RE: GoLive vs. Dreamweaver

Subject: RE: GoLive vs. Dreamweaver
From: "Rick Bishop" <bishopr -at- jcdc -dot- jobcorps -dot- org>
To: <techwr-l -at- lists -dot- raycomm -dot- com>
Date: Wed, 18 Feb 2004 11:25:55 -0600

Just returned from a Macromedia Presentation in Austin. They claim that 80% of all professional web authors own Dreamweaver.

>>> Sean Hower <hokumhome -at- freehomepage -dot- com> 02/18/04 10:36AM >>>

kevin wrote:
"Of course, nobody uses the built-in WYSIWYG editor in
RoboHelp. Everybody uses DreamWeaver or some other
powerful HTML publishing tool instead."

But nobody has seen fit to lay out a point-by-point
comparison of the advantages and disadvantages.
That's an absolute statement, and absolute statements should be ignored absolutely. Or, if you prefer my weaker hypothesis, be wary of absolute statements. As someone else pointed out, don't know who/when, even if you author pages in DW, the moment you open and save them in RH, they've got the RH code, so there's really no point in using DW first, except, maybe, if someone is more familiar with DW, is more familiar with creating Web sites (as opposed to Web-Help), or just doesn't like RH. I would assume that the lack of point-by-point comparisons indicates that people are going on preference and not any real benefit of using one over the other.

Is DreamWeaver or GoLive (or any of the others) capable
of selectively creating/publishing output based on
conditional settings?
For DW, the answer is no (as far as I can tell). You can, of course, do this with JavaScript that you've coded yourself. But as far as it being a "feature" of DW like it is in RH, I don't think so. You can, of course, create dynamic content from a database, but I don't think that's what you're talking about.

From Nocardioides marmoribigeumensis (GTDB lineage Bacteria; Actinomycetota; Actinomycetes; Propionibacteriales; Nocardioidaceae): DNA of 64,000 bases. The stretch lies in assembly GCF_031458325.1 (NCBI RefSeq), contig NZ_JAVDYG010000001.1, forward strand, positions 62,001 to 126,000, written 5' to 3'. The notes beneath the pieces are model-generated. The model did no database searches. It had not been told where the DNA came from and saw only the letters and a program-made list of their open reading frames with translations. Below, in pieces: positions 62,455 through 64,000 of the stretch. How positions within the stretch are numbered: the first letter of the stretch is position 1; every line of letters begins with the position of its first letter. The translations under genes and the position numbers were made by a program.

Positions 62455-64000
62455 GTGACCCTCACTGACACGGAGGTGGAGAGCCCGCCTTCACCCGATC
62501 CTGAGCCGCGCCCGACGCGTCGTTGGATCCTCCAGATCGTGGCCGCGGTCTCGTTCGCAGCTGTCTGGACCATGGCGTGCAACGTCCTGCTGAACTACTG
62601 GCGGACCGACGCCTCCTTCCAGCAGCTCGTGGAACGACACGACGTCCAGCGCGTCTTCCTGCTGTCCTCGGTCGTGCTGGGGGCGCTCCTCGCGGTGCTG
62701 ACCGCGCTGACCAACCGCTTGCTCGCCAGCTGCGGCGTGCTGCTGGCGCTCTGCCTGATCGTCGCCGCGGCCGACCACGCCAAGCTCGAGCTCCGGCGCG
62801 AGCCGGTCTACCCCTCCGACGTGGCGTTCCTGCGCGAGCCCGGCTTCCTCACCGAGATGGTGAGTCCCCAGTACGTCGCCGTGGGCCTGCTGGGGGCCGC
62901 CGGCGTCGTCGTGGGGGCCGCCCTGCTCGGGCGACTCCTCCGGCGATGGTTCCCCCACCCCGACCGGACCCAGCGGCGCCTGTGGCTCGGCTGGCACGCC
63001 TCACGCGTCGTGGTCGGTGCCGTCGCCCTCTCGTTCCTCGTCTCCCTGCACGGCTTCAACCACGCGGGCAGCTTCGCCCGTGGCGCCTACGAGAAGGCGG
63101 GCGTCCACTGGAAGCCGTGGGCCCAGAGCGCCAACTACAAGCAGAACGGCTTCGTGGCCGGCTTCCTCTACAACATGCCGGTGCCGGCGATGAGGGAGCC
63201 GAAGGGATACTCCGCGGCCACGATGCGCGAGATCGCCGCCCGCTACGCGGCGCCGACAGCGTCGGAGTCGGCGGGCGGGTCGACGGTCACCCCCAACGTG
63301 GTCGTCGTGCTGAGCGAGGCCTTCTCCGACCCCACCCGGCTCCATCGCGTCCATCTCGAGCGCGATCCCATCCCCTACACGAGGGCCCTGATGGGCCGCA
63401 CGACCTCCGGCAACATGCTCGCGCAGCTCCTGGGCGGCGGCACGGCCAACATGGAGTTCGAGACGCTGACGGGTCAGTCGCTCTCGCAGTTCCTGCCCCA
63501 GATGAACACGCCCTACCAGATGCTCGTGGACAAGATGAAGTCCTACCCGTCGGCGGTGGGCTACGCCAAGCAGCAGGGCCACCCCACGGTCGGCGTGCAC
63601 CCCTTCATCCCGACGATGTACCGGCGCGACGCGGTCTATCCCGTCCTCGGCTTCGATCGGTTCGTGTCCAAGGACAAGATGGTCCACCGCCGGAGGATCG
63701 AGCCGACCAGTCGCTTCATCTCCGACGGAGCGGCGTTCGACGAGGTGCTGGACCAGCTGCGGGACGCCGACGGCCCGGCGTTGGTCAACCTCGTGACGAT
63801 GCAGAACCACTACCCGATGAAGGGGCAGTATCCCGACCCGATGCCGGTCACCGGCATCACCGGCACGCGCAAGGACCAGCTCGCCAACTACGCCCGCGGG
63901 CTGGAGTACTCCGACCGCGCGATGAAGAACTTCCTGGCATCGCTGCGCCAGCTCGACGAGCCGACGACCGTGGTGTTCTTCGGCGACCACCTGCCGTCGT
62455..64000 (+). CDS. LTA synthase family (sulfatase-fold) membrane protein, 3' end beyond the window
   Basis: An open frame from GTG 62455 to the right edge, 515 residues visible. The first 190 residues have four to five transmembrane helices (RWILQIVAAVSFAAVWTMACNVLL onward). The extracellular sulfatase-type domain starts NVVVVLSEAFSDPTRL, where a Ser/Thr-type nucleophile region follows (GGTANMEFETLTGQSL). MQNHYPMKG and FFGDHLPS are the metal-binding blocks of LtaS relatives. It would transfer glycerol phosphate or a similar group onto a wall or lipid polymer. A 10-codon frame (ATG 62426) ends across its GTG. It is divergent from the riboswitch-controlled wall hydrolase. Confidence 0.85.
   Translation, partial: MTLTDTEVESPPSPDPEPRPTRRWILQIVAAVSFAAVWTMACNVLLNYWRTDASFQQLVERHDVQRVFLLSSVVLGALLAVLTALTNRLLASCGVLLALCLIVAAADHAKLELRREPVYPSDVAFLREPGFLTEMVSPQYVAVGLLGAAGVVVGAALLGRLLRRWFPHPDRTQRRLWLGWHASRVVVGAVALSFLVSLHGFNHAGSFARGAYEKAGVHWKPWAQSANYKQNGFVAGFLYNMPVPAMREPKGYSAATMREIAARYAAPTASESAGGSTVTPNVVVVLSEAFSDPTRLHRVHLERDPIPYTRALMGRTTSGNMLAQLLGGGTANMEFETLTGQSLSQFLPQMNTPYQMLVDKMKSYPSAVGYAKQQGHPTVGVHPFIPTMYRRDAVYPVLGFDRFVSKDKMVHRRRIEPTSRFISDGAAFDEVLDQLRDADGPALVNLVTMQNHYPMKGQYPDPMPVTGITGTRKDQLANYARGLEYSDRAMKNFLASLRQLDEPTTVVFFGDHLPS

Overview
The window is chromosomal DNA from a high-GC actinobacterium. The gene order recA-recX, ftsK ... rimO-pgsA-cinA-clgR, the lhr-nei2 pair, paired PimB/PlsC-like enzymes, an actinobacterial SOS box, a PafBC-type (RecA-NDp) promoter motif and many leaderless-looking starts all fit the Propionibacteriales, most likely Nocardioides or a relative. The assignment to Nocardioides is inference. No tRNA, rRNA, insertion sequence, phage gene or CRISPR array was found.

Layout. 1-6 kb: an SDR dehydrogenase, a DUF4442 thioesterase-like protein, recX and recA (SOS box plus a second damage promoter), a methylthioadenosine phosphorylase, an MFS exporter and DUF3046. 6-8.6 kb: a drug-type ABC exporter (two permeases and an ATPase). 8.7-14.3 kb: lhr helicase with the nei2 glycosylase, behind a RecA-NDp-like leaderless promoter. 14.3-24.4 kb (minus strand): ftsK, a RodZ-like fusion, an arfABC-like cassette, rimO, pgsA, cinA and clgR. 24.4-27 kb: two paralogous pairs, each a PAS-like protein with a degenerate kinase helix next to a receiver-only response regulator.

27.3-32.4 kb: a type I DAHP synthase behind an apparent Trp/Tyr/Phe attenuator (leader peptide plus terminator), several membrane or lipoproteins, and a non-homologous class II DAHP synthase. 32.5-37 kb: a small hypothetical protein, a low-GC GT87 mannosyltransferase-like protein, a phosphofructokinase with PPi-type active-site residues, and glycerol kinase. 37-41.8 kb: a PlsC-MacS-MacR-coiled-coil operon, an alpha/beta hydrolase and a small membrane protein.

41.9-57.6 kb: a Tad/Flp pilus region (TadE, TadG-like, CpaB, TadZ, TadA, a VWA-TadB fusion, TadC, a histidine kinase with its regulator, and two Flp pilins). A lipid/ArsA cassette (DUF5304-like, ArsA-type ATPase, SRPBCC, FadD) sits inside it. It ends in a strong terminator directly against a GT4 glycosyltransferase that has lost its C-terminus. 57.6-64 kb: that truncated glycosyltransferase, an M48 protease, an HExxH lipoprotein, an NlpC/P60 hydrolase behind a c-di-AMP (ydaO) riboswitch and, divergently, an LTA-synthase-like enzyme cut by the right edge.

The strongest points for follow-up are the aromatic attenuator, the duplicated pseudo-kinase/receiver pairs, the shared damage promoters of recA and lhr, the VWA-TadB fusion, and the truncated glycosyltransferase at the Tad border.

You have to understand that RH and DW are different tools with different purposes. RH is a help authoring tool. DW is a Web site authoring tool. Their features are geared towards those purposes. You could, of course, use RH to create a Web site, or use DW to create WebHelp, but you would have to do extra work to do it. But that extra work might be worth it depending on your work environment. I think i've said this before, but we switched from RH to DW because we are starting to use XML and we're changing how we're generating our help. In this scenario, DW made sense while RH didn't.

Would I use DW to create you're run-of-the-mill WebHelp? Nope. I'd use RH. Would I use RH to create you're run-of-the-mill Web site? Nope. I'd use DW. Now, I have been toying with the idea of "reimagining" my Web site as Web help generated with RH, but I haven't tried it yet. :-)

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